I always do what my readers want. Steve Greene wanted me to blog about grade inflation, as reported in the NYT, so here I am. Grades are going up. This is neither bad nor good. Done.
So, Steve G., what kind of grade would give you me for that? What?! I deserve more. I worked really hard at that blog entry. I did all of the reading and everything.
Actually, I may not be the best person to talk about such stuff. At a school where grade DEflation is the rule and in a department where some of my colleagues will allot 3 and only 3 A's to a class of 300, I tend to be the pushover. My Intro class averaged a borderline B+. Of course, this might be due to a bunch of folks fleeing somewhere along the way, so perhaps it would have been a B. Still, that is high by historical standards for an Intro course. The average for my upper division class was a more solid B+ this time around.
What are my standards for an A? That student did the work, understood the stuff, and demonstrated an ability to think about the stuff in discussions and in written work. The problem I have at McGill is that the undergrads really do the work, really think about it, and can articulate their views very well. Not only that, but they demand to be challenged. My first teaching evals told me that my course was too easy, that the exams did not challenge them and that they knew more than I thought. Well, I had based my courses on my prior experience where the students did not have as strong backgrounds, did not see higher education as much more than a certification for the future job, and were pretty happy with a B. So, I had to change things up when I came here.
The article suggests that profs grade easier to get better evaluations, but I am not so sure. First, tough profs who do a good job get fine evals. Second, profs care less about their evals and more about their time. So, the real grade inflator would be profs choosing the easy way out to avoid whiny students complaining about grades. Again, I am lucky in that McGill students seem to be less whiny than those elsewhere. There are still grade complaints, and they can add up if the class has 600 students. But I don't give relatively high grades to avoid whiny students, at least not consciously. I give grades to students based on what I think they deserve. I don't think I should give students lesser grades if they do all that I expect. And I don't think it is right to give Cs to students who do all the work, try really hard and just don't get it as well as the others. I reserve C's and lower grades for students who do not do the work.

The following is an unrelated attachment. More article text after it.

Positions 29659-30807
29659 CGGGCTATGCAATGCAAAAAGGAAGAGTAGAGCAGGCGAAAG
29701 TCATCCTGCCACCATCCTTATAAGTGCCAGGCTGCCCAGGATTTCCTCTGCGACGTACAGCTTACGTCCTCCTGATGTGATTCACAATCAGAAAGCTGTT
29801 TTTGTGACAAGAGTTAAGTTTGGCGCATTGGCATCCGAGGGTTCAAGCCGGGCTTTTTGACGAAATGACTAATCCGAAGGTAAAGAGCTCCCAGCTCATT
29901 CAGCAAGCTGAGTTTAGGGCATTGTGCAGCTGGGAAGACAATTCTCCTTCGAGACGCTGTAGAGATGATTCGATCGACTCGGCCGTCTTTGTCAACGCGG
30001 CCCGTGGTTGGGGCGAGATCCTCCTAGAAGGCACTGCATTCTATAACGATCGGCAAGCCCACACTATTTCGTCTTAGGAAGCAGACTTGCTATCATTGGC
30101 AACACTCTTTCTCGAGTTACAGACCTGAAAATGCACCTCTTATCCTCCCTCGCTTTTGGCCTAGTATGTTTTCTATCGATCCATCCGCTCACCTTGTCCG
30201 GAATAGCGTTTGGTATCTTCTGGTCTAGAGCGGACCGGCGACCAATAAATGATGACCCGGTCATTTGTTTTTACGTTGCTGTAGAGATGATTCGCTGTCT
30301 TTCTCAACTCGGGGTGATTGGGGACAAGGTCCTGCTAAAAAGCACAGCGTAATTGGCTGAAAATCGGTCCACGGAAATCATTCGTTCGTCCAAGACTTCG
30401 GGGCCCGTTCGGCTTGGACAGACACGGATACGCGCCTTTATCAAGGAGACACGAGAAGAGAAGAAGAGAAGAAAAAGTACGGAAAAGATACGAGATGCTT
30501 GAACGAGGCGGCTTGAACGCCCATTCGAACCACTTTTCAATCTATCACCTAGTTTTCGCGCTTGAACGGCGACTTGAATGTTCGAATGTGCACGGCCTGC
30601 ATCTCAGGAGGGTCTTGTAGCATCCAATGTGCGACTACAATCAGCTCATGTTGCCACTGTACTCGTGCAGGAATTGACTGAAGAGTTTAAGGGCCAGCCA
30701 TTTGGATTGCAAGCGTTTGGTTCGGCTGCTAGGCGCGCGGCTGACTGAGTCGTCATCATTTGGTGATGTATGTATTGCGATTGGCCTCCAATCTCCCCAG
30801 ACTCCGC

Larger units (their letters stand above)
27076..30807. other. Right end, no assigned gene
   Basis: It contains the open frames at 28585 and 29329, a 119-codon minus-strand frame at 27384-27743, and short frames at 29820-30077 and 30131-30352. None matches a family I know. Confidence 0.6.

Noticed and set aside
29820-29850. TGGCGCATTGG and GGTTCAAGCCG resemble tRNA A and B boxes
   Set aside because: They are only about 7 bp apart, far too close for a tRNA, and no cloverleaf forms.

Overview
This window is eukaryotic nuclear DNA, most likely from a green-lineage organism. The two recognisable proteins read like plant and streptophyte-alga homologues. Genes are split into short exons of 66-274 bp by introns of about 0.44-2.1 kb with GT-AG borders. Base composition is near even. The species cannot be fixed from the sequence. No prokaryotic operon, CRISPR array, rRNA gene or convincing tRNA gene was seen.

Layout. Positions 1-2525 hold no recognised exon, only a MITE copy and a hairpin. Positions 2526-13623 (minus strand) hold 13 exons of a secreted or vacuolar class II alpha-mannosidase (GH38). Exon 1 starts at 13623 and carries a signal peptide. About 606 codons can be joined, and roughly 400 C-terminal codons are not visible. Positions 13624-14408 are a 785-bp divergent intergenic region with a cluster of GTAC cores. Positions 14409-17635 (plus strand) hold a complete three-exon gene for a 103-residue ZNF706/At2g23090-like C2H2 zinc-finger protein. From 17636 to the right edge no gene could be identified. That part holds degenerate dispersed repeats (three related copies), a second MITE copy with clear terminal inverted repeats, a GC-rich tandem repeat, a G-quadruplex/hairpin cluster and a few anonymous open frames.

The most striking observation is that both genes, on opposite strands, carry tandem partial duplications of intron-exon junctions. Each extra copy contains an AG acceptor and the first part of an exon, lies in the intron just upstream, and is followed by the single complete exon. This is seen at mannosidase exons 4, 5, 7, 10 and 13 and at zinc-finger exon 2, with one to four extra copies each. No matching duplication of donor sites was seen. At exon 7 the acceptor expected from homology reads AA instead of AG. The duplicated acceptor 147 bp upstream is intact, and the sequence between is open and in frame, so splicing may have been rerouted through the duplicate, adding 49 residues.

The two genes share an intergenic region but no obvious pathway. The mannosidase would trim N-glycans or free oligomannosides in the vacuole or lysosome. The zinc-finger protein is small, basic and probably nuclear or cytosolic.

The funny thing is that I have never received instructions or expectations from on high about what averages I should target. Of course, it I were to receive something like that, I am not sure how well it would work. I just finished the first few episodes of season three of The Wire, where senior police officers encourage those lower in the chain to fudge the statistics by charging people for misdemeanors rather than felonies to keep the serious crime rate down.
The other challenge is that this really is a many player prisoner's dilemma or collective action problem: if my school is tough and everyone else is easy, then our students will be at a competitive disadvantage for admission to grad school. Perhaps this is doing them a favor since grad school may not be the right choice these days. Still, it may be unfair. So, in my letters of recommendation, I do note that McGill does have a grade deflation. Whether that matters or not, I do not know.
Ok, Steve G., what is my grade for this post? B? B+? Whiiiiiiinnnnnnne!